by Bruce Whitfield
If you are not feeling the funk right now, the chances are that you don't really understand how bad things are. If you have listened to or read 'motivational' books or talks, you know how short-lived is the 'motivation' you feel. That said - here is my take on Bruce Whitfield's book.
Buy this book immediately you finish reading this column. Read it from cover to cover. You will feel a very different motivation. When you are empowered with fact-based reasons to be optimistic and motivated - that optimism and motivation lasts.
Whitfield doesn't gloss over the horrific state of our country and highlight the positive. He rubs the awfulness all over your face, to the point where you start questioning - where can the optimism in the subtitle possibly come from?!
"South Africa is a deeply challenging place in which to live and work" and more so for the majority of citizens who are poor, have little education and live in badly serviced communities.
READ | BOOK EXTRACT | Bruce Whitfield: South Africa isn't just unequal - it's unfair
We all know of the awful people whom we read about in the current non-fiction books about South Africa. We know they should be in jail but instead are fighting vigorously to remain free to continue their careers of looting and plunder.
"Most of our politicians don't have the slightest idea of the seriousness of our financial position." In a sentence: we're spending too much and earning too little. And the government offers pipe dreams paraded as 'economic strategy'!
Being born in poverty, remaining in poverty and passing poverty on to one's children seems to be inevitable, with only one way out - education. While the Department of Education plays with the data, the brutal fact is that SA's publicly educated young people barely stand a chance in globally competitive job markets. Poor education is a severe brake on growth.
But there's a plus side
The are many, many remarkable people you will be introduced to throughout this easy to read book who are making a real, positive difference to the country.
There is Louise van Rhyn, founder of the NGO Partners for Possibility, that facilitates private-sector executives' adoption of a school and to work with the head teacher to improve the management and administration, so real teaching can happen.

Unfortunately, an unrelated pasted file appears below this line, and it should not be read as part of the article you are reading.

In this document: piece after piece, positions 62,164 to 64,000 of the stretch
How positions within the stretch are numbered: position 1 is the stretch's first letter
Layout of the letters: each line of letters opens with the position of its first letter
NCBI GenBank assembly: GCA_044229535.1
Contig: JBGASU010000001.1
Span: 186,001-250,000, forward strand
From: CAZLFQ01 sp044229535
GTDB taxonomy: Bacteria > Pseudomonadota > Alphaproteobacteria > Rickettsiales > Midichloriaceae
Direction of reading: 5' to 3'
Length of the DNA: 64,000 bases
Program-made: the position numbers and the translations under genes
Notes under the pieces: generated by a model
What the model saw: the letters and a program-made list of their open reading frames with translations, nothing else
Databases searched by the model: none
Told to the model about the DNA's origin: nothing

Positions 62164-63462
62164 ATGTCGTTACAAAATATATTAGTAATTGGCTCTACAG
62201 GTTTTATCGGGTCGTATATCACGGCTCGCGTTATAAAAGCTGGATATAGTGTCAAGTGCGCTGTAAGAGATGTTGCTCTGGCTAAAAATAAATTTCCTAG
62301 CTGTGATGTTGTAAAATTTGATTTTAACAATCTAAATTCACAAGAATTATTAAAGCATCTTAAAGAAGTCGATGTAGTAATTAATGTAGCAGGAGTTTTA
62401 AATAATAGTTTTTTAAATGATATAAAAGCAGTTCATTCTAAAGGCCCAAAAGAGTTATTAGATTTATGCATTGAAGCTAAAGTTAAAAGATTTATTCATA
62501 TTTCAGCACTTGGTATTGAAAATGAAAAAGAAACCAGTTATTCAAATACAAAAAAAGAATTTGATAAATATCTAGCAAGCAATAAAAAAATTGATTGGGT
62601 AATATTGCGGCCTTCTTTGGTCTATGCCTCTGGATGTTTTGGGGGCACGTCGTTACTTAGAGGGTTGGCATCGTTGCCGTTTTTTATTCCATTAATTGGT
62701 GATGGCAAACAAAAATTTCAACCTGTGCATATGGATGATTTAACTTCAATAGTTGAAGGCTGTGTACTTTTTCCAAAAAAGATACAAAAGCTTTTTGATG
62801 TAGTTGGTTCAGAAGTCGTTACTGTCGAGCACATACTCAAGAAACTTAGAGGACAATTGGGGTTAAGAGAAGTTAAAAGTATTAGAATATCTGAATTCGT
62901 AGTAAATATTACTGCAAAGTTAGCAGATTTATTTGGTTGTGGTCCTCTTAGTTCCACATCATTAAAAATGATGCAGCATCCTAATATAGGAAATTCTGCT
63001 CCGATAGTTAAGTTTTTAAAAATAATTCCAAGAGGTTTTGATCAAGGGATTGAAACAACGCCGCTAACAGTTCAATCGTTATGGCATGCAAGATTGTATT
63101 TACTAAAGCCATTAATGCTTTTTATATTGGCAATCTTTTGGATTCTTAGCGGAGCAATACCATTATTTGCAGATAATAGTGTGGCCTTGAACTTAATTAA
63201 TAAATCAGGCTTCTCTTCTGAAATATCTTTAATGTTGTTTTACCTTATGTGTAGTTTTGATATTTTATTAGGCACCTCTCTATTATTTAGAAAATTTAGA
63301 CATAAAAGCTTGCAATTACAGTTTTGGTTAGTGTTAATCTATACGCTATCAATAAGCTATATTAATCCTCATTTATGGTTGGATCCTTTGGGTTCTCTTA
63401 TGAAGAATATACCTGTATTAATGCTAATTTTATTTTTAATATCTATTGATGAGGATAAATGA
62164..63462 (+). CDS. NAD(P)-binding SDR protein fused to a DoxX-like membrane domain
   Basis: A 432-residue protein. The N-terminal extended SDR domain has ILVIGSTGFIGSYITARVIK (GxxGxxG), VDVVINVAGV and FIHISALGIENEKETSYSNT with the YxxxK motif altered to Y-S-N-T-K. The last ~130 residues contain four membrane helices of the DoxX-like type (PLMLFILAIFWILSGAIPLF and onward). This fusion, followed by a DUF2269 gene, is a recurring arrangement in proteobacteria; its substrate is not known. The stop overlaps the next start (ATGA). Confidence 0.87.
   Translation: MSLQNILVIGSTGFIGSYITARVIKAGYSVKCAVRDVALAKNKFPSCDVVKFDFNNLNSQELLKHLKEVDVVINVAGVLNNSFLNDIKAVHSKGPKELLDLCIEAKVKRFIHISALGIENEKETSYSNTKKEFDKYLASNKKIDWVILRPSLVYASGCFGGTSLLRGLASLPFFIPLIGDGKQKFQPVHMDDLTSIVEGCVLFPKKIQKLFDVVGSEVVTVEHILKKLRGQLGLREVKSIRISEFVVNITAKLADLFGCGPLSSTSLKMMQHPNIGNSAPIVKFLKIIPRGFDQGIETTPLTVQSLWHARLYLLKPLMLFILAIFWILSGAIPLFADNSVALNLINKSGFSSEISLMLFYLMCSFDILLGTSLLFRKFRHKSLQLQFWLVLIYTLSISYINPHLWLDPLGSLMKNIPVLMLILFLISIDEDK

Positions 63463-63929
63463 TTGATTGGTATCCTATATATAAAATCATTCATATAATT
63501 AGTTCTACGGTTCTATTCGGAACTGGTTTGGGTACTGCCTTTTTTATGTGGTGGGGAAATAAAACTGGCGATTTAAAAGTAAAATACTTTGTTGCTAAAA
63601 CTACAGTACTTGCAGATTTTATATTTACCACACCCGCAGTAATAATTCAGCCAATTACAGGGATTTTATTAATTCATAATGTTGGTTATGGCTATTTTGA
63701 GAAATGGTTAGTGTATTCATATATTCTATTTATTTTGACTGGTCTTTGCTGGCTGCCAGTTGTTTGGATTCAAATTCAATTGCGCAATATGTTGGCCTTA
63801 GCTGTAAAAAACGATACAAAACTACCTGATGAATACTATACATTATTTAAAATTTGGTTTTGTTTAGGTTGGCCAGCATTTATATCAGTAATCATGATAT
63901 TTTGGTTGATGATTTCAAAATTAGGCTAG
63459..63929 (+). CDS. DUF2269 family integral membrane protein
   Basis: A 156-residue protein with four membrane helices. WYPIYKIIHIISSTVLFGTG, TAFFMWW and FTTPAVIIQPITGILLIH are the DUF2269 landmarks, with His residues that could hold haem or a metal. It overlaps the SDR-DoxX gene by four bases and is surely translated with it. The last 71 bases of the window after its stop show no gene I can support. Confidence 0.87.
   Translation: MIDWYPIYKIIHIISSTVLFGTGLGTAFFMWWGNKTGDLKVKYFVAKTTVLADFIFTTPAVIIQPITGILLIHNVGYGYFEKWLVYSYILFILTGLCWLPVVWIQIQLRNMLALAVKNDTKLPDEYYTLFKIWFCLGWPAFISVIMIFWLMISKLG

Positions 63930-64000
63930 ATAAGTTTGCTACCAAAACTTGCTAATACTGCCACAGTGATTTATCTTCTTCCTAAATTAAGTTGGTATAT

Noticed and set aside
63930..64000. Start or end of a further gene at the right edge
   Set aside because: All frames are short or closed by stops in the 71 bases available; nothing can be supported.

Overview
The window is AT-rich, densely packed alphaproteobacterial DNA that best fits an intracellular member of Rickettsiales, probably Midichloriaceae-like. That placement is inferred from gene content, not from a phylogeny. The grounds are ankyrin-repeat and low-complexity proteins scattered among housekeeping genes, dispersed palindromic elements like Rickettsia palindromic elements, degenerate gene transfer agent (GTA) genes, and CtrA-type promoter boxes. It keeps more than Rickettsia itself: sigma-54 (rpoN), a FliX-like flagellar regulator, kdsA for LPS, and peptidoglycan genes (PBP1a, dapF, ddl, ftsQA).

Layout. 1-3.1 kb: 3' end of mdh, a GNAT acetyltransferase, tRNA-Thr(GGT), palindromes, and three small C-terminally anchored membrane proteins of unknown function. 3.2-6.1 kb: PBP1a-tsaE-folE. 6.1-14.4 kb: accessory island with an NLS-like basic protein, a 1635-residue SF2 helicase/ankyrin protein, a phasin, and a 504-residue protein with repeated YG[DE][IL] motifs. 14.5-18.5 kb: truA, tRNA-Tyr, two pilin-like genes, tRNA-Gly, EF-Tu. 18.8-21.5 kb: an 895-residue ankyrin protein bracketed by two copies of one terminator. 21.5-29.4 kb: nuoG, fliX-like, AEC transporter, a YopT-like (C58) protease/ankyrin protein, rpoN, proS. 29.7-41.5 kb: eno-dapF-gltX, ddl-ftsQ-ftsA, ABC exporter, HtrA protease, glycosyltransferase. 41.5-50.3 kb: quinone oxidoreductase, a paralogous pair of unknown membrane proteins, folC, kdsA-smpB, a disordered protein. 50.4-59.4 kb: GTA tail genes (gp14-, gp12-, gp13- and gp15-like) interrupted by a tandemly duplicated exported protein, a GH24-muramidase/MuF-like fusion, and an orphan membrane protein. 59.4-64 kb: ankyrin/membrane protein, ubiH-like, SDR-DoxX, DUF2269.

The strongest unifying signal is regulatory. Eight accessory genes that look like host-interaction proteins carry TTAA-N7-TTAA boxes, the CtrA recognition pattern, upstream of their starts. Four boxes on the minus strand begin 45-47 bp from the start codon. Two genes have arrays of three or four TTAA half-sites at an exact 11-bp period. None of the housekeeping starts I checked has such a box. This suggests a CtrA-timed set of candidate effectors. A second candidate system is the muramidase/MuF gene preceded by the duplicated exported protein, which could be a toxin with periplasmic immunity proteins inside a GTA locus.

The result is that almost 1 000 under-resourced government schools are applying business principles of team-building, inspiring staff and getting parents more engaged with their children's education They are benefiting about 880 000 children.
READ | Solly Moeng | Rock bottom is a great place for a fresh start
Consider the provincial chess tournament in the Western Cape, where underprivileged schools demolished the privileged. "Game after game, these children, who during breaks practised their moves on cheap, miniature chess sets ... came out on top. (The) township school teams were ranked first in four of the six primary school-age categories."
What can be done
Partners for Possibility is only one of many educational solutions, some on a volunteer basis, others for profit. Stacey Brewer's SPARK Schools demonstrate how you can offer superb private school education at a price not higher than the government spends of the ineffective kind. And at scale.
Using data analytics, teachers give differentiated instruction in the class and in IT labs at a globally competitive standard. No child is left behind or needs to be 'progressed' to the next grade.
Is improving education and the resultant employability not possible? "Imagine if, instead of blindly funding an education system, government funded each child and gave parents the choice as to where they sent their children to school, and provided schools with the freedom to charge what they wanted for education." Other successful countries do it.